What We Do
Equity Agenda envisions a world where neither gender nor other intersecting identities limit one’s life potential. Equity Agenda’s mission is to collaborate with and support local governments to create equitable communities, transforming the world one community at a time.
How We Do It
Equity Agenda provides policy resources and technical assistance to municipally elected officials to achieve gender equity in their communities.
Equity Agenda engages in public policy R&D, convenes municipally elected officials to learn from and support peers, develops materials and resources from policy documents to webinars, ensures municipal leaders have access to Equity Agenda resources, provides expert direct advice, training, and consulting for municipal officials, and collaborates with other policy experts and organizations. Equity Agenda partners with allied organizations to expand the reach of the work.
Equity Agenda’s approach is based in the understanding that gender is one of many possible intersecting identities that must be addressed in our work. Communities most in need are prioritized.
Who We Are
Equity Agenda’s Founder, Heidi Gerbracht, is a municipal expert and strategist with more than two decades experience working on feminist policy issues and in and with local governments. Most recently, she developed, launched, and managed a successful national program working with city governments on environmental health. Heidi is responsible for wins on issues ranging from paid family leave to firefighter diversity to limiting toxic chemical exposures for pregnant women and children in cities as diverse as Columbia SC, Salt Lake City UT, Burlington VT, and Austin TX. She has taught at the LBJ School of Public Affairs on the intersection of municipal government and gender equity. Heidi serves as the Finance Committee Chair for URGE: Unite for Reproductive and Gender Equity and is a board member and immediate past Board Chair of Annie’s List.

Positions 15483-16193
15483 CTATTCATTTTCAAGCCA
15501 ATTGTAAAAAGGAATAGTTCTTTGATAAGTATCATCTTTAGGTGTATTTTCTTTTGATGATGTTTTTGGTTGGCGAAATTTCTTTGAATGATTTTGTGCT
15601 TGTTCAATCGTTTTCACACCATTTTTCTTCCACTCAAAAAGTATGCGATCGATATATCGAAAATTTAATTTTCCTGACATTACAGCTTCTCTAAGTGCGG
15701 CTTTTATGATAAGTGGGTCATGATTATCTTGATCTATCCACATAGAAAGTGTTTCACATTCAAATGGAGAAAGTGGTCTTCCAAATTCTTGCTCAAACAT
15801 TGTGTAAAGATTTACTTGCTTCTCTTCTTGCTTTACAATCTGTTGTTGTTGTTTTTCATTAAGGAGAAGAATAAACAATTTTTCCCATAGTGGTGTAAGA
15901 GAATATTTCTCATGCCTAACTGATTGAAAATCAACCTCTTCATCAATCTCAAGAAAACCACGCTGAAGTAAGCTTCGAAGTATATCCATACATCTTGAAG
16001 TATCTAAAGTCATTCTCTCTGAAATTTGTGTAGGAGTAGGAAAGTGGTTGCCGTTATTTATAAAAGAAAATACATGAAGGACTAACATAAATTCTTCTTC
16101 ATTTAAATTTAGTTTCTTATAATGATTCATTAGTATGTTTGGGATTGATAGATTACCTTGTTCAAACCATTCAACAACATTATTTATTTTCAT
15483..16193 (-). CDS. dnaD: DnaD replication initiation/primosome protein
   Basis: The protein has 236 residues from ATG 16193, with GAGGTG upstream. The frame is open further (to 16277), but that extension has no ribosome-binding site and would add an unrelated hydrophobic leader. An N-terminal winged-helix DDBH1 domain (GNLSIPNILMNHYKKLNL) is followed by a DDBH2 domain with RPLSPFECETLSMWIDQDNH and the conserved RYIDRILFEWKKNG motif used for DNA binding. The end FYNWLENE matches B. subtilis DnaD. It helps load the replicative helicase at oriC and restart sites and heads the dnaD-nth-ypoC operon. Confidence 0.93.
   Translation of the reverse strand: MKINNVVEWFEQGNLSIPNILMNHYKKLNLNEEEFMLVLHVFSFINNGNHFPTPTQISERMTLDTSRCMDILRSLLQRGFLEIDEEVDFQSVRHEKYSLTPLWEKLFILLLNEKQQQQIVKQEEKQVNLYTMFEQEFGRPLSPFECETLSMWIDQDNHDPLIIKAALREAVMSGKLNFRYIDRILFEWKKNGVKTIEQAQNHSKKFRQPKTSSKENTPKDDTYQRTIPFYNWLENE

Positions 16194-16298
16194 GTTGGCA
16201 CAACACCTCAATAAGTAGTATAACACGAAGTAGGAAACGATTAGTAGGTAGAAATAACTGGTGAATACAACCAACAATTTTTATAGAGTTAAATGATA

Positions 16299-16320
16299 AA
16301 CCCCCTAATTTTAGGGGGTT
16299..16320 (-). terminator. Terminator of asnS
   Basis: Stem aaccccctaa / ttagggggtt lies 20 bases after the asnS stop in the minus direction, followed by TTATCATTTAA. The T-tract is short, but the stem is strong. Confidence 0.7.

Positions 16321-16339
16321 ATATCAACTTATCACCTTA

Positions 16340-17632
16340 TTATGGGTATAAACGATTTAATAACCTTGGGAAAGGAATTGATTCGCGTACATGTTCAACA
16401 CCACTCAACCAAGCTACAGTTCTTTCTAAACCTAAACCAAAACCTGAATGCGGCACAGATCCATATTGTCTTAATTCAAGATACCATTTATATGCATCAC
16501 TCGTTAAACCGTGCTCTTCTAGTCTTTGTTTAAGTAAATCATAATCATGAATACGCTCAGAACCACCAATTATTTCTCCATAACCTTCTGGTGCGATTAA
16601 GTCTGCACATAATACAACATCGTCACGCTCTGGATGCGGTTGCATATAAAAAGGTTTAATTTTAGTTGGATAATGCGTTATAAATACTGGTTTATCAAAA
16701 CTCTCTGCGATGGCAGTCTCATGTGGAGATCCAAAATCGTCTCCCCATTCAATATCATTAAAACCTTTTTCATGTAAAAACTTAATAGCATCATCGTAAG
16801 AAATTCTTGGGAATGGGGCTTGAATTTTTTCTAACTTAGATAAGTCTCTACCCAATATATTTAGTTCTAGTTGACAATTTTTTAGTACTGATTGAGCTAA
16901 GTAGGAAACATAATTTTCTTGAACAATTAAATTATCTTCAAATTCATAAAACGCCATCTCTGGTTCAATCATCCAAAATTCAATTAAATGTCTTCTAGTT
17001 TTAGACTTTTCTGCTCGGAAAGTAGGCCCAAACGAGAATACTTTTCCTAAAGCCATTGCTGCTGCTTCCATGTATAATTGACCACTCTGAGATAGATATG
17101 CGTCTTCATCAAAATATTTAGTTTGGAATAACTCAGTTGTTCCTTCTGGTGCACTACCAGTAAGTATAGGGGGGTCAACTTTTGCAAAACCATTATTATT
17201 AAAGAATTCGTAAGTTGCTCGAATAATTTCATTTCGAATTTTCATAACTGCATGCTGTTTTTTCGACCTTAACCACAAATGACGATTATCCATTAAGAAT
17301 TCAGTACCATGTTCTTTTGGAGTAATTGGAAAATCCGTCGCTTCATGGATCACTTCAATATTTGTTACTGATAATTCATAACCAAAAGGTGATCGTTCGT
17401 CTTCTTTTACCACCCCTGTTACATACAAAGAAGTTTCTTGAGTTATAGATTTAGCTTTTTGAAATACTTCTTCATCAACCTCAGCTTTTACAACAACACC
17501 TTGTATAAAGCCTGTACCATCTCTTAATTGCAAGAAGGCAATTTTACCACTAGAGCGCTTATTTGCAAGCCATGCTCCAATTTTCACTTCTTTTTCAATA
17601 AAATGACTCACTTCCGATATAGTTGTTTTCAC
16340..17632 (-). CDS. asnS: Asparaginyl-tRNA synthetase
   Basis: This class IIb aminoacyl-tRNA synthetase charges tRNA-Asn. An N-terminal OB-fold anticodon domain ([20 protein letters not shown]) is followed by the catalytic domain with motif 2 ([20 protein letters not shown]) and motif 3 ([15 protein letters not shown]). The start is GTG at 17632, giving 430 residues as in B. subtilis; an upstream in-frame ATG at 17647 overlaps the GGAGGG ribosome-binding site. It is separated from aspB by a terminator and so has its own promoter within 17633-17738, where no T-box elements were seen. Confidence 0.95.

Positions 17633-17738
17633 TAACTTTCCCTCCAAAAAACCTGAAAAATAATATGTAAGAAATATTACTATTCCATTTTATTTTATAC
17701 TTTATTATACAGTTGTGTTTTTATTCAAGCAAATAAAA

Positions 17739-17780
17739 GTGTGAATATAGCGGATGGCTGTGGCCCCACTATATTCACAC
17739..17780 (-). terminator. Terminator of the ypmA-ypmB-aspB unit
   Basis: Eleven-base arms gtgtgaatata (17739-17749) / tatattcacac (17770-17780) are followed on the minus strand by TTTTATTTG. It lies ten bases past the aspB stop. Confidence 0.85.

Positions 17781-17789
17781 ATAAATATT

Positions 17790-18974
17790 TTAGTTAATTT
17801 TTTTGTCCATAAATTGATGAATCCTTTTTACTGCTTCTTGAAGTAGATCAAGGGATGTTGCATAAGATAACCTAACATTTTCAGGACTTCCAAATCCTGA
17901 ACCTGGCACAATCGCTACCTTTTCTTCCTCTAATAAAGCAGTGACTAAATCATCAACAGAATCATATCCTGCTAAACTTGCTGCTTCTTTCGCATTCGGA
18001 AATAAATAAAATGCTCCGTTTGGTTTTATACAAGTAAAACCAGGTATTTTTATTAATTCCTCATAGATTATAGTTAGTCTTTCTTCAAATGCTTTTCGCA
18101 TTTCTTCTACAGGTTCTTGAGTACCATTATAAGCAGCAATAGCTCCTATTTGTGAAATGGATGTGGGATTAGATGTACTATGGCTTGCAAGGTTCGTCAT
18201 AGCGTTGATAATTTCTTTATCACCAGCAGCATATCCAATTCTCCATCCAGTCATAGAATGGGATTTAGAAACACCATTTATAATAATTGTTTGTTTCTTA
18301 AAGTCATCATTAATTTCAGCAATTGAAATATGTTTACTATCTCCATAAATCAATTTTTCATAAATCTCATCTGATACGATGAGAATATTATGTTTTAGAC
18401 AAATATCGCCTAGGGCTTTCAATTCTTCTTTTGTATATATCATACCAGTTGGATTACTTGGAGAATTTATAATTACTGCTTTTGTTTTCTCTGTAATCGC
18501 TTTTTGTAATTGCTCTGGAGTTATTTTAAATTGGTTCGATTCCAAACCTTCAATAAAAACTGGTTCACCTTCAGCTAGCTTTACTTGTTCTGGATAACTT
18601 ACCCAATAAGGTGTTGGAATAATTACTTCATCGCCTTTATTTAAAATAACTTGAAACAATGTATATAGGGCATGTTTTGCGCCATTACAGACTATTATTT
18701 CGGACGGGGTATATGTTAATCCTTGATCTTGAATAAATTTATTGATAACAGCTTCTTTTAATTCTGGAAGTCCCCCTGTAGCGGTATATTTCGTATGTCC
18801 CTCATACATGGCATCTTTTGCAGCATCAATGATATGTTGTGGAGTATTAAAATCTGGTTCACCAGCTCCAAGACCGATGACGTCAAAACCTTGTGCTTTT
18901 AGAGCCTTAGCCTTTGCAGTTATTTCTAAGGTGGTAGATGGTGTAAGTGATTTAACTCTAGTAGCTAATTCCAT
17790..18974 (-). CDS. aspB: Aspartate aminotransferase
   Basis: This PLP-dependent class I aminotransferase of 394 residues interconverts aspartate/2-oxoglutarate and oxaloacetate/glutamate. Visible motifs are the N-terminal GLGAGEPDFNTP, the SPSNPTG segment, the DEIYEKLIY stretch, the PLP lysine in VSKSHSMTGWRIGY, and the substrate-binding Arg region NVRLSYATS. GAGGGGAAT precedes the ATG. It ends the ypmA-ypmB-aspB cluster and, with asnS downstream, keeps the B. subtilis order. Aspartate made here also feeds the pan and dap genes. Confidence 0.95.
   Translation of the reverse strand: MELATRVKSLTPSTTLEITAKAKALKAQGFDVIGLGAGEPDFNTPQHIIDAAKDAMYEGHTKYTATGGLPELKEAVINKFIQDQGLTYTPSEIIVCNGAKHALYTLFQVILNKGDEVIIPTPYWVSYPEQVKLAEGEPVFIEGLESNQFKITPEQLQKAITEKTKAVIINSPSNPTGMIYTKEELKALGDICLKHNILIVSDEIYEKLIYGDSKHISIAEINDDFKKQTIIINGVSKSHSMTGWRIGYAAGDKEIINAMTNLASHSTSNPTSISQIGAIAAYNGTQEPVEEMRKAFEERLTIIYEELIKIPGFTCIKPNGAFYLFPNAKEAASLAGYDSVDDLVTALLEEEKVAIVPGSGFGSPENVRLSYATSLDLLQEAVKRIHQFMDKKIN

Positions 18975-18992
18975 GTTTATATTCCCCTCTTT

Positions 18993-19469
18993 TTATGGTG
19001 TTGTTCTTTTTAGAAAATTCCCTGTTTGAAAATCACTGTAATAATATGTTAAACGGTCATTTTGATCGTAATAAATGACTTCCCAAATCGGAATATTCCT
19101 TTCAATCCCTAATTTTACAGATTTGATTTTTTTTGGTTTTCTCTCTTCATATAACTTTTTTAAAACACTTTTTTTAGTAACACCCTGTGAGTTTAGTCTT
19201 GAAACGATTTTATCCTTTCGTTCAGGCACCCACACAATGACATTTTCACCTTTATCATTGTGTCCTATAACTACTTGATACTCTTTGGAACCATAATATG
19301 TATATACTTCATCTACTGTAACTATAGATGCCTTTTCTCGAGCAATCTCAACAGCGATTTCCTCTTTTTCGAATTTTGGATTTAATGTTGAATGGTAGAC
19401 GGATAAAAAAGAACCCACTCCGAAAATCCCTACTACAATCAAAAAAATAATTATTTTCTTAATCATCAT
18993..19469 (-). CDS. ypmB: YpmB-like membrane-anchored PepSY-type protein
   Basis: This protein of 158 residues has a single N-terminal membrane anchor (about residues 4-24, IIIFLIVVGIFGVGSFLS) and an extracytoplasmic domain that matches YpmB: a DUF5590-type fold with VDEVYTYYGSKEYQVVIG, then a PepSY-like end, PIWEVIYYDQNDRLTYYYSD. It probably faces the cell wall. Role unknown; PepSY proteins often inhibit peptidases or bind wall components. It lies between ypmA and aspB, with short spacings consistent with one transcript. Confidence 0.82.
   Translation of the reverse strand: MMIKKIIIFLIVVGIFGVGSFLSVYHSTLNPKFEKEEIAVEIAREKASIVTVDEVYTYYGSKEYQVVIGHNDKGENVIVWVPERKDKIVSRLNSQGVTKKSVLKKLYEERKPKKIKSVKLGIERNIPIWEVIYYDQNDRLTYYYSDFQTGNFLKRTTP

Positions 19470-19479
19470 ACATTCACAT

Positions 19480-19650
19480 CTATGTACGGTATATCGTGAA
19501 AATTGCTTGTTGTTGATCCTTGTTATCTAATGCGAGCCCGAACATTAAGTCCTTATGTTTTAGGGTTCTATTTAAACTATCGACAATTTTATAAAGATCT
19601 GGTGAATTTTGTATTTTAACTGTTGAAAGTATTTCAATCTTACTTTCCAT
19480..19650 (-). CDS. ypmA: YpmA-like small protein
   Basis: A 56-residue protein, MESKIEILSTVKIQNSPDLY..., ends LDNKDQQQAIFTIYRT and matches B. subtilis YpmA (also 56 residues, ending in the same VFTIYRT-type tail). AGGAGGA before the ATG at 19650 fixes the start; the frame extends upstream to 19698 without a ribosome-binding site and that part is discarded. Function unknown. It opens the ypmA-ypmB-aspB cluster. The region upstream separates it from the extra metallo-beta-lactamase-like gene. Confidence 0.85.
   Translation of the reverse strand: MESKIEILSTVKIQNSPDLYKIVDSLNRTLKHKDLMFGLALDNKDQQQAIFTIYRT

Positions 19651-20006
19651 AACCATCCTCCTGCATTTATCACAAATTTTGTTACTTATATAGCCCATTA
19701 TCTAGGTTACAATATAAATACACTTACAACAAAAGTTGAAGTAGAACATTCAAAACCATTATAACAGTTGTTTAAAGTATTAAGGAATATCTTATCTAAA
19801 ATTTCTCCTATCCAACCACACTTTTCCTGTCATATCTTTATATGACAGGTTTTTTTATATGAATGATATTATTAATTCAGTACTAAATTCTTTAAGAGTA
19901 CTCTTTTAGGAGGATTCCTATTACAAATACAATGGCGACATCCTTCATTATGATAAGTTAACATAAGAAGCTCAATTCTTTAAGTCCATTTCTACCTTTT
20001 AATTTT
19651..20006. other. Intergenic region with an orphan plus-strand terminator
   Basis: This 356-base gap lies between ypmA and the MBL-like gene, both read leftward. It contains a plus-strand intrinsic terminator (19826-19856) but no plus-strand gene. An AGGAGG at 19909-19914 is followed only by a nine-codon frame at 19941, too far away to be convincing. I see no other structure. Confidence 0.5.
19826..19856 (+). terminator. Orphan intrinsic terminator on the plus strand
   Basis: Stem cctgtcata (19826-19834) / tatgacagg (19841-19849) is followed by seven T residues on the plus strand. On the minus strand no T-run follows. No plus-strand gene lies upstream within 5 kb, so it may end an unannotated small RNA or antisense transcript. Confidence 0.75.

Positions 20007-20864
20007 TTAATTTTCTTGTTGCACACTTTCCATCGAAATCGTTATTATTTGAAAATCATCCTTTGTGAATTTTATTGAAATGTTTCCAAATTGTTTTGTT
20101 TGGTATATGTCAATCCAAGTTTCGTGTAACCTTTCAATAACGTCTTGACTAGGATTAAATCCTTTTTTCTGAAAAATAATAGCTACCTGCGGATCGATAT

Danielle Adams, Vice Chair, Soil and Water Conservation District, Durham NC
A lifelong resident of Durham, North Carolina, Danielle Adams is currently serving her third term as a member of the Durham County Soil and Water Conservation District Board of Supervisors, of which she is now Vice Chair. She was first elected in 2008 at the age of 24, and during her first term she received the 2012 Supervisor of the Year Award for the State of North Carolina. Danielle works as the Southern Coordinator for Local Progress, a national non-profit that provides networking and policy support to local elected officials across the country housed in the Center for Popular Democracy.
Diana Bruce, Principal, Washington D.C
For the past 25+ years, Diana Bruce (she/her/hers) has dedicated her career towards advancing access and equity through child and adolescent health, reproductive health, HIV/STI prevention, sexuality education and LGBTQ advocacy. Diana is Principal at Collaborate with Diana Bruce (www.dianabruce.com) where she advises organizations on advancing gender equity and diversity. Prior to starting her own firm, Diana served as Director of Health and Wellness of the District of Columbia Public Schools for a decade, as well as Co-Interim Executive Director and Director of Policy and Government Affairs for AIDS Alliance for Children, Youth and Families before that.
Jenny Dodson Mistry, Senior Manager, NIRH, New York
Jenny Dodson Mistry is the Senior Manager of Special Initiatives at the National Institute for Reproductive Health, where she supports organizations engaged in local-level, proactive policy work and leads NIRH’s Local Reproductive Freedom Index initiative. She also oversees NIRH’s LARC Access Project, which works to expand access to contraception using a patient-centered framework. Jenny is an active volunteer with NJ SEEDS, an organization that increases access to quality educational opportunities for low-income students. Jenny holds a B.A. in Political Science from the University of Michigan, and a MPH from Columbia University.
Kristin Gwinn, Council Aide, Tempe AZ